By Nathan Barton
Ambulance versus private transportation in a medical emergency
According to a study conducted by Johns Hopkins University, you made the right choice in an emergency where someone is bleeding, to have family or a friend -or EVEN Uber! – take you to the ER (or to an urgent care clinic) than if you called 9-1-1 and an ambulance (public or a public contract service). Published in JAMA Surgery, the study found, among other things, that victims of gunshots and stabbings are 62% less likely to die when transported privately.
In other words, government (and even government contractors) is BAD FOR YOUR HEALTH! In fact, it can KILL you and not just because you decided to revolt.
“The study,” Lisa Rabasca Roepe wrote on the OZY blog, “examined data, collected by the American College of Surgeons’ National Trauma Data Bank, from 103,029 patients with a gunshot or stab wound. It found an overall 2.2 percent mortality rate for patients transported via private vehicle — taxi, ride-sharing program, a friend’s car — compared with 11.6 percent for ground emergency medical services and ambulance.”That is NOT just a statistical oddity: that is nearly a 6 times BETTER chance of survival! And that is a nationwide average. And the other data is even more indicative of major problems and risks.
Why? Mama Liberty can explain still better, but looking at it from an emergency response point of view (mining and occupational safety and health perspective), EMT and paramedics are required (usually by laws, regulations, and contracts) to specific protocols that cost precious time. Add to that the time to respond: how far away is the EMS shop for where the victim is? And then, even with all the equipment and supplies in that big old ambulance, how much further – distance AND time – is the ER? And when someone is rapidly losing blood, time is everything.
And we won’t even talk about the triage process in large urban (or even small urban) emergency departments: more than one EMT can tell you stories of patients that they managed to keep alive TO the ER who then didn’t get the right treatment in the department in time – and died.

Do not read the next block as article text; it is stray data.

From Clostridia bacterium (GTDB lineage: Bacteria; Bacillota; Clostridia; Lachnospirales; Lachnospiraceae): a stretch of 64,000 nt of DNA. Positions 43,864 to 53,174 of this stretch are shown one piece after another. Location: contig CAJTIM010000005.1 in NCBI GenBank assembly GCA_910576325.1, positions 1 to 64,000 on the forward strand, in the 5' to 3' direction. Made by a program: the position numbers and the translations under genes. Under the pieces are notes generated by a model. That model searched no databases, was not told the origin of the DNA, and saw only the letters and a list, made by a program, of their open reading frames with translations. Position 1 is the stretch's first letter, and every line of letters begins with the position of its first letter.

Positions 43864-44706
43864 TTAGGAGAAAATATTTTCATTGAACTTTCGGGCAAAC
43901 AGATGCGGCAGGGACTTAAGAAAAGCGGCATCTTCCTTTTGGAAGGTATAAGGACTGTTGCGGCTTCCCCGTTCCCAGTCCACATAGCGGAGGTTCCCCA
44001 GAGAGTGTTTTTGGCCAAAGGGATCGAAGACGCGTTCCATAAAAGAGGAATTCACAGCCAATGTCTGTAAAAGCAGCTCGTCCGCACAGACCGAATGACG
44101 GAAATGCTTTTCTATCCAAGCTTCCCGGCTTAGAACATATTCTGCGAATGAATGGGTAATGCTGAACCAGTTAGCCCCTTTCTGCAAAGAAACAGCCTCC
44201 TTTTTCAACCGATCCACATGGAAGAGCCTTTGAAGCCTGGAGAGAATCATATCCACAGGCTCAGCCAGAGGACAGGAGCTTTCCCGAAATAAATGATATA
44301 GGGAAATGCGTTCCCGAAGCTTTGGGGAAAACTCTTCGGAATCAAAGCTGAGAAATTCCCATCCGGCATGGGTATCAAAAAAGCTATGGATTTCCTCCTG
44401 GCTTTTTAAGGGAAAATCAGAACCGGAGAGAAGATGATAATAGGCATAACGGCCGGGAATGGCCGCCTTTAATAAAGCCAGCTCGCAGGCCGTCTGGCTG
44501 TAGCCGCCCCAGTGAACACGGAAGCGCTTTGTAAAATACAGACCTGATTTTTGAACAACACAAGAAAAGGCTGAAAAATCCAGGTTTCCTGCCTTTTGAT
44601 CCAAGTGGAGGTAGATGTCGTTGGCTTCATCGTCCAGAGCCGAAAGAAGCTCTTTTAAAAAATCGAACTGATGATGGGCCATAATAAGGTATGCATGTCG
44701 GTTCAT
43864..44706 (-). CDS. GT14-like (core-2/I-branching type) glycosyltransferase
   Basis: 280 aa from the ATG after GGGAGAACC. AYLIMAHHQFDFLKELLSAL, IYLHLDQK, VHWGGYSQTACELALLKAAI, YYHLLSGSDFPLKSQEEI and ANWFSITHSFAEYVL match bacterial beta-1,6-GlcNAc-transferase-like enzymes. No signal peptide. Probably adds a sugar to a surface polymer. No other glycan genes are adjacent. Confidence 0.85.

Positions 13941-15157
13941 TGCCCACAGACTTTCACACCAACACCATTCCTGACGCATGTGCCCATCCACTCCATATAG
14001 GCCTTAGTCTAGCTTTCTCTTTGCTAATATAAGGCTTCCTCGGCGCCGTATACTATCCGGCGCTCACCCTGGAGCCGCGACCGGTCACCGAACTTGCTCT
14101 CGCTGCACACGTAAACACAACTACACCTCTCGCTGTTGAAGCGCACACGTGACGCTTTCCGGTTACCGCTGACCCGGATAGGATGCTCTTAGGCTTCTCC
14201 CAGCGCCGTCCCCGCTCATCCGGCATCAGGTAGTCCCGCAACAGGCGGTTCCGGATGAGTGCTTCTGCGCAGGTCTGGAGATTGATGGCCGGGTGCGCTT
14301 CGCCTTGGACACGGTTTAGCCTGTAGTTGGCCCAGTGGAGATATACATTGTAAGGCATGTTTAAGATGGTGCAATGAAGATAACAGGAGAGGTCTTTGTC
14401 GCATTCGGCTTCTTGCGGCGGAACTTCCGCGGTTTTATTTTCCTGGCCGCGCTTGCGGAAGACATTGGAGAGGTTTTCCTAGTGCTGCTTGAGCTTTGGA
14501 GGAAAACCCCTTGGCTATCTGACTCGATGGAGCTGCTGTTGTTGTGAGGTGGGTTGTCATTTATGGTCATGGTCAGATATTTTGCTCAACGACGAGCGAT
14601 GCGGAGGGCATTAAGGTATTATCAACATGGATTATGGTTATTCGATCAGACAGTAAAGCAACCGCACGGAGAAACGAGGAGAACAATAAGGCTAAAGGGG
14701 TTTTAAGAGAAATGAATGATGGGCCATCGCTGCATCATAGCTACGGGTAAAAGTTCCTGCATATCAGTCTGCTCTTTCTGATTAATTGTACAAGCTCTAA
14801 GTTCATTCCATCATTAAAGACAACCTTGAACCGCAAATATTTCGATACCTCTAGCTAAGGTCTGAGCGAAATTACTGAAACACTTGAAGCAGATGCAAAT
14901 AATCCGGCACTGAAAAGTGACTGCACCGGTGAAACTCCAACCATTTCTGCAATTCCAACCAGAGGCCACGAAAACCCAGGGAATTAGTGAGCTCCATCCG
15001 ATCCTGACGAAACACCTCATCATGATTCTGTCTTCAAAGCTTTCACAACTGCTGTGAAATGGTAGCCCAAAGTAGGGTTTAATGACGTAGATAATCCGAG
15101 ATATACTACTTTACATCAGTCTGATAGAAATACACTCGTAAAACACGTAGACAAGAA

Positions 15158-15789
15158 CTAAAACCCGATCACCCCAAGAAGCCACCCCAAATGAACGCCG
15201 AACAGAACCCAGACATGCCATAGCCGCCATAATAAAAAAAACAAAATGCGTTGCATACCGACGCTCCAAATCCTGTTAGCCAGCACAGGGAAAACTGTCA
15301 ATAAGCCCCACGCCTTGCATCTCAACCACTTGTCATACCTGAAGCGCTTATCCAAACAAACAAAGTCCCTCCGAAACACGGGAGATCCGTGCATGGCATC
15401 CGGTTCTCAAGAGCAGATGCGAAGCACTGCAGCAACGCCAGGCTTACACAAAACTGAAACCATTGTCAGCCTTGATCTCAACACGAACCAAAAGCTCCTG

But I WILL talk about rural and frontier areas and dealing with bleeding injuries (including gun and knife wounds). For those who don’t know, “rural” means places like Virginia or Indiana outside the urban areas. But in states like the Dakotas, Montana, Wyoming, and outside the big complexes like the Front Range, the I-70 Corridor in the Rockies, or the Wasatch Front in Utah, most of the so-called rural areas are really “frontier” areas – defined by census and economics as areas with a population density of less than 5 persons per square mile. And often a LOT less than 5: I am very familiar with large areas of Utah, Colorado, Wyoming, Nebraska, and South Dakota, where the population density is more like 1 person per FIVE (or even TEN) square miles.
In those areas, the nearest EMS garage might be 30 or even 50 miles away, and often NOT 30 or 50 miles of paved, 55 or 65 mph highway: gravel roads where you can average 20-25 mph are common. And an emergency department (nothing anything like a real “trauma center”) might be another 50 or 60 miles away. And we don’t have a helicopter on-call, folks.
It has only been in recent years that organizations like the Red Cross have even started teaching “frontier first aid,” which is a lot different than that standard first aid class with CPR you might have taken in high school or as part of your OSHA training. And even their version of “frontier first aid” still assumes that “professional” emergency medical help is just a half-hour or so away. And government transportation is always available.
Fat chance. Government is bad for your health – and government can kill you. Depending on government is stupid. Very stupid, and often fatal. Especially when you believe the mantra of too many training organizations and government agencies when dealing with severe injuries and wounds, whether it is a shooting, a traffic accident, or an industrial or agricultural injury.
Don’t just stabilize and immobilize and apply direct pressure and wait for the EMTs. Not when they are an hour or more away. Be prepared to do more, if you care about yourself and about the people around you.
Plan and learn and practice. But above all, don’t trust the authorities or the do-gooders. That’ll get you killed.
Mama’s Note: Good thinking, Nathan. And all so true. I was a triage nurse in a small town emergency room for a while, and I can verify everything you wrote.
People who care about being prepared for such an emergency, especially out in the “frontier” parts of the country, need to take certain steps to be ready to deal with it.
- Get some real, hands on training in “frontier” first aid. If you live in a frontier setting, volunteer for the fire department there and get some EMT training. Learning how to assess a situation and the patient is critical. Teach family members to assist you. (The Survival Medicine Handbook will help integrate that training to frontier situations, and is a minimum preparation if you can’t get EMT training.)
- Be prepared to actually provide emergency care by carrying a bag of necessary gear and supplies. A “first aid kit” with band-aids and a roll of gauze won’t begin to meet that requirement. (It’s long past time for me to write a full piece listing what you need to carry – but there are plenty of other resources on line.)
- Review and reassess your training and what you carry at least once a year.